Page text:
Quirky community boosters are equal parts commerce, caring
A "Rocky Horror Picture Show" screening to raise funds for ALS was organized by IMODS and Skokie Chamber member Scott Holtz on Aug 24 at the Skokie Theater in Skokie. | Joel Lerner~Sun-Times Media
Updated: October 14, 2012 1:19PM
SKOKIE — There’s something to be said about putting life on hold to enjoy a quirky movie with neighbors and friends.
Especially when the film’s outrageous plot enjoys timeless fanfare, and the cost of admission supports the greater good.
Scott Holtz said he “had been looking for another excuse to do “Rocky Horror” since a late-night showing two years ago helped raise funds for a floundering Skokie Theatre.
The cause celebre this time around at the Aug. 24 “The Rocky Horror Picture Show” screening was to raise money for Les Turner ALS Foundation.
Headquartered in Skokie, the foundation is one of the nation’s largest independent ALS organizations.
ALS, also known as Lou Gehrig’s disease, is a health matter “near and dear to many people in Skokie,” said Ann Tennes, the village’s director of marketing and communications.
The debilitating disease hit even closer to home the past March when Village Attorney Pat Hanley disclosed his ALS diagnosis.
Within a few months a “team of warriors” led by Hanley’s wife, Lisa, set out to raise $10,000 for the Sept. 22 ALS Walk4Life along the Chicago lake front.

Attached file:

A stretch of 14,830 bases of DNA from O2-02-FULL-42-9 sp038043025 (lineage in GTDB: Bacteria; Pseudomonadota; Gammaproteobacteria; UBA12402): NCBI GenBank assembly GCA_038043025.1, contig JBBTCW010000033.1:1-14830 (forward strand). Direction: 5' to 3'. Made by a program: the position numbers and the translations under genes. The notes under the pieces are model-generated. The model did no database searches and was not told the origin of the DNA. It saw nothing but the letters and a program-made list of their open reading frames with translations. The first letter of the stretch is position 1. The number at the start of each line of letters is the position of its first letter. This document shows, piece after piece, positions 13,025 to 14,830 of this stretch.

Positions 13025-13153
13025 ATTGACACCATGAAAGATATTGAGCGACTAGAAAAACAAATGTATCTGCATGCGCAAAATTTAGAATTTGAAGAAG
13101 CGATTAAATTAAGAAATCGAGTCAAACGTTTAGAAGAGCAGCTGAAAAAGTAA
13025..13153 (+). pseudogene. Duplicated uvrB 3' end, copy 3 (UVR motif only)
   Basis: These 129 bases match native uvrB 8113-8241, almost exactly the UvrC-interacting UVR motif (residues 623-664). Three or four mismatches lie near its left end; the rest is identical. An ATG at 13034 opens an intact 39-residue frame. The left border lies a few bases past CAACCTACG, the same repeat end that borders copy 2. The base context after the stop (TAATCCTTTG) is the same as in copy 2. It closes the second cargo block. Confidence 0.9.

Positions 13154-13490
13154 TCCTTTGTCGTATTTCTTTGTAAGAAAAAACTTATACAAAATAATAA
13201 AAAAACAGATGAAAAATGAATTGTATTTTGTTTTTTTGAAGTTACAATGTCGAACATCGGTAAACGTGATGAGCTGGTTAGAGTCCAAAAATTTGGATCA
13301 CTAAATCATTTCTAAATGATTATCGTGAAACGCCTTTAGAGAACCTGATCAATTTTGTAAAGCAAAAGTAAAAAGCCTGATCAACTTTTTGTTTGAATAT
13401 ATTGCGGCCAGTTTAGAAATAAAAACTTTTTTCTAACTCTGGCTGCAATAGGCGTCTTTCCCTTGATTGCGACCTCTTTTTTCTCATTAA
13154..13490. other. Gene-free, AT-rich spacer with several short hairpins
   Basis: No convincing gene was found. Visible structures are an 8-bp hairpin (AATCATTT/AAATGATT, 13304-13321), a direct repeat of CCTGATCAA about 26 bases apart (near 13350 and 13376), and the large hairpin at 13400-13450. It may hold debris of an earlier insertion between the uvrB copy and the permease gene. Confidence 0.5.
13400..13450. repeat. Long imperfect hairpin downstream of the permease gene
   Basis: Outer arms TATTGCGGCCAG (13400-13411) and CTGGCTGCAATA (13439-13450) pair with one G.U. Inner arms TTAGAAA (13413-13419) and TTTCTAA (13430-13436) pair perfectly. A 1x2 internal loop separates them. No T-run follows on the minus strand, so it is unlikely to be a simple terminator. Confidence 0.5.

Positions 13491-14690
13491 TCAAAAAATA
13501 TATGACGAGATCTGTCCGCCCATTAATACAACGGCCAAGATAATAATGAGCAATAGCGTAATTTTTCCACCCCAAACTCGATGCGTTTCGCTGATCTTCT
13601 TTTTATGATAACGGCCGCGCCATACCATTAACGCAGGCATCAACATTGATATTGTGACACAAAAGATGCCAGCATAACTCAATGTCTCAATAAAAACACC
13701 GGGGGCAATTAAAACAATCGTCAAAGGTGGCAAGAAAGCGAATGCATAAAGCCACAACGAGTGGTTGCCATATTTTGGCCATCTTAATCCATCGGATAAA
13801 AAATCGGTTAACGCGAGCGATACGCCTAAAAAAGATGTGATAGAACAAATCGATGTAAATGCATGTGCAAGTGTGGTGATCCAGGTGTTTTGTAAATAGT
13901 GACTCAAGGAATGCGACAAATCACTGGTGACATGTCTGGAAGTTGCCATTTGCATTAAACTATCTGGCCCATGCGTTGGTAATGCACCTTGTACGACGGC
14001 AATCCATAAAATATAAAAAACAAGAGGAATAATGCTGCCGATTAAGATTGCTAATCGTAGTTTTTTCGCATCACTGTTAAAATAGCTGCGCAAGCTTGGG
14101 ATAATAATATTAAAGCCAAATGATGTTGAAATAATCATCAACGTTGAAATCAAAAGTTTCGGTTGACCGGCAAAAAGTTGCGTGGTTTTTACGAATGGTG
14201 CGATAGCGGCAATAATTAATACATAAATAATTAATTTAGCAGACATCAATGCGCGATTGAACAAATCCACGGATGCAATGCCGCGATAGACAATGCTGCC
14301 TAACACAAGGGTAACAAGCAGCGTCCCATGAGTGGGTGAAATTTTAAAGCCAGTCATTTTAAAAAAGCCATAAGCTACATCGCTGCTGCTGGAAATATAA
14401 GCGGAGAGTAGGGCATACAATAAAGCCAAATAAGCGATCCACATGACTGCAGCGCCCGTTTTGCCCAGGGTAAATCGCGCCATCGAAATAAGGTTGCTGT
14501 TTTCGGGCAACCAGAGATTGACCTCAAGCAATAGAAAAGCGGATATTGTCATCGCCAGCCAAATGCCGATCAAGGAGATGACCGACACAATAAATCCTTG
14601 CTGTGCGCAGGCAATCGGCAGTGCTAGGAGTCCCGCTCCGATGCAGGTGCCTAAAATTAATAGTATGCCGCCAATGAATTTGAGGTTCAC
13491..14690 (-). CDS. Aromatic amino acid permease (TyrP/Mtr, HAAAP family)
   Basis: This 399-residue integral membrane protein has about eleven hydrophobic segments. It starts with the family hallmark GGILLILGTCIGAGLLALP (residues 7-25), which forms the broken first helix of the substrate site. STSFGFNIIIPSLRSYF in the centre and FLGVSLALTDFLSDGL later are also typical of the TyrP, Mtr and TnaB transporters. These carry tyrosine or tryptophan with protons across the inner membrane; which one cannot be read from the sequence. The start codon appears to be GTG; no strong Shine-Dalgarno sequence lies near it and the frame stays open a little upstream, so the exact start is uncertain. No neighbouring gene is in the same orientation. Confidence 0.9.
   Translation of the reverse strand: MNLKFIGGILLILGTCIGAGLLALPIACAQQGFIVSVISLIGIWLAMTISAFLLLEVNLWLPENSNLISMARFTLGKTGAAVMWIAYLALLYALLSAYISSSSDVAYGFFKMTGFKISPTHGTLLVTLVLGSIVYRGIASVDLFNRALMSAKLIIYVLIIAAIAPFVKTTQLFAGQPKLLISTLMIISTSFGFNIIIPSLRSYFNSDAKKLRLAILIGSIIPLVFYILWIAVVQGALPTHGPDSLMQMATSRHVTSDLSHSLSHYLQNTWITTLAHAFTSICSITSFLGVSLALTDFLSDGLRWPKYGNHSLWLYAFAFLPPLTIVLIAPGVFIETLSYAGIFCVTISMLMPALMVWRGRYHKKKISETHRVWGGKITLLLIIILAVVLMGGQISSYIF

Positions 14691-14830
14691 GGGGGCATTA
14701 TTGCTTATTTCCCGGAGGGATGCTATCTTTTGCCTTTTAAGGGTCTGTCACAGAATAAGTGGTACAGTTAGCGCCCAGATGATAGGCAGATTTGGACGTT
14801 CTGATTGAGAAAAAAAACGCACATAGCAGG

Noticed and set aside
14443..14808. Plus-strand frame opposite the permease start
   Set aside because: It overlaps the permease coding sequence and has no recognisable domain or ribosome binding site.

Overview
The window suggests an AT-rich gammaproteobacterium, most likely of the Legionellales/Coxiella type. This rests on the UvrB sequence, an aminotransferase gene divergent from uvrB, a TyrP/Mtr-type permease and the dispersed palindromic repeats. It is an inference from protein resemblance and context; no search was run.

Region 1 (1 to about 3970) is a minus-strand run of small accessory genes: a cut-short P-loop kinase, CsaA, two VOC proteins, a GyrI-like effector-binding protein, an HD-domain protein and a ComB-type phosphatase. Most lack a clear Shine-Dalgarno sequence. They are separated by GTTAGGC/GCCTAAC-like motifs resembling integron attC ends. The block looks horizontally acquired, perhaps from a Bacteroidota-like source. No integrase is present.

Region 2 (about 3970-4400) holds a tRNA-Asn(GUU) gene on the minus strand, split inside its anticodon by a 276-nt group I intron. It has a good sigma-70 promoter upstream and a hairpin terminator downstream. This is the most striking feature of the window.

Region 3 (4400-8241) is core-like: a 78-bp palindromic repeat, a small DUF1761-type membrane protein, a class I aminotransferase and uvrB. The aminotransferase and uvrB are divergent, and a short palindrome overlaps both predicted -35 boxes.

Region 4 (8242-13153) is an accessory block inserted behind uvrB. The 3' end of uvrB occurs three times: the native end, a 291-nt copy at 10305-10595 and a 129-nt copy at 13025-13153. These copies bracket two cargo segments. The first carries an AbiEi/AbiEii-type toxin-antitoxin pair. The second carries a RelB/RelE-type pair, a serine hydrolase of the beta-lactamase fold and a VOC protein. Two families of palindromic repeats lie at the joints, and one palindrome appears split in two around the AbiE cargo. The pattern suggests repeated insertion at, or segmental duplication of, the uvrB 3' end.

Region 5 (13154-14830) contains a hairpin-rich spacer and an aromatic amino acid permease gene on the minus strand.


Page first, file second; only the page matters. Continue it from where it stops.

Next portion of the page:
“Lo and behold we will probably be closer to $20,000,” Lisa Hanley said.
“My family, friends and co-workers have been very supportive,” Pat Hanley added, noting that he can’t say enough about Holtz and Randy Miles, who respectively serve as the vice president and president of the Independent Merchants of Downtown Skokie.
“What IMOD has done has been terrific,” he said. “They’re such terrific supporters of great causes.”
The group sold 120 tickets and raised about $2,500 from the “Rocky Horror” screening, which was part of the village-sponsored street fest Backlot Bash, Holtz said.
“It was a wonderful, warm auditorium full of crazy people,” Holtz said.
Inspiring goodwill and promoting activity downtown has become a personal mission of sorts for Holtz.
In addition to serving on the IMOD board, the Skokie resident and small-business owner sits on the village’s Chamber of Commerce, Economic Development Task Force and Backlot Bash Planning Committee.
“I’m an avid believer that something can happen and is happening in downtown Skokie,” Holtz said.
He said helping preserve the century-old landmark theater at 7924 Lincoln Ave. was part and parcel to economic development in the area.
Fortunately, Chicago-based theater franchise Gorilla Tango saw it in its best interest, too, and purchased the venue the past spring.
“The thing that is great about our business is we are a destination business,” explained Gorilla Tango Theater Owner and CEO Dan Abbate.
Abbate added: “Our model is particularly unique in that we don’t market to a specific demographic. We’re pulling a larger, diverse group of people.”
Both Abbate and Holtz share in the village’s goal of transforming downtown Skokie into a hot spot for entertainment, dining and leisure in addition to serving as a work hub.
“Any positive activity that brings people to downtown Skokie is very beneficial and welcomed,” Tennes said.
Luring people of all ages downtown with the longest-running release in film history was a no-brainer for Holtz.
Though the film itself is not that great, he said, “The Rocky Horror Picture Show” “has the amazing power of bringing all sorts of different people together for different reasons.”
“If I can build a community out of something, it’s an accomplishment,” he said.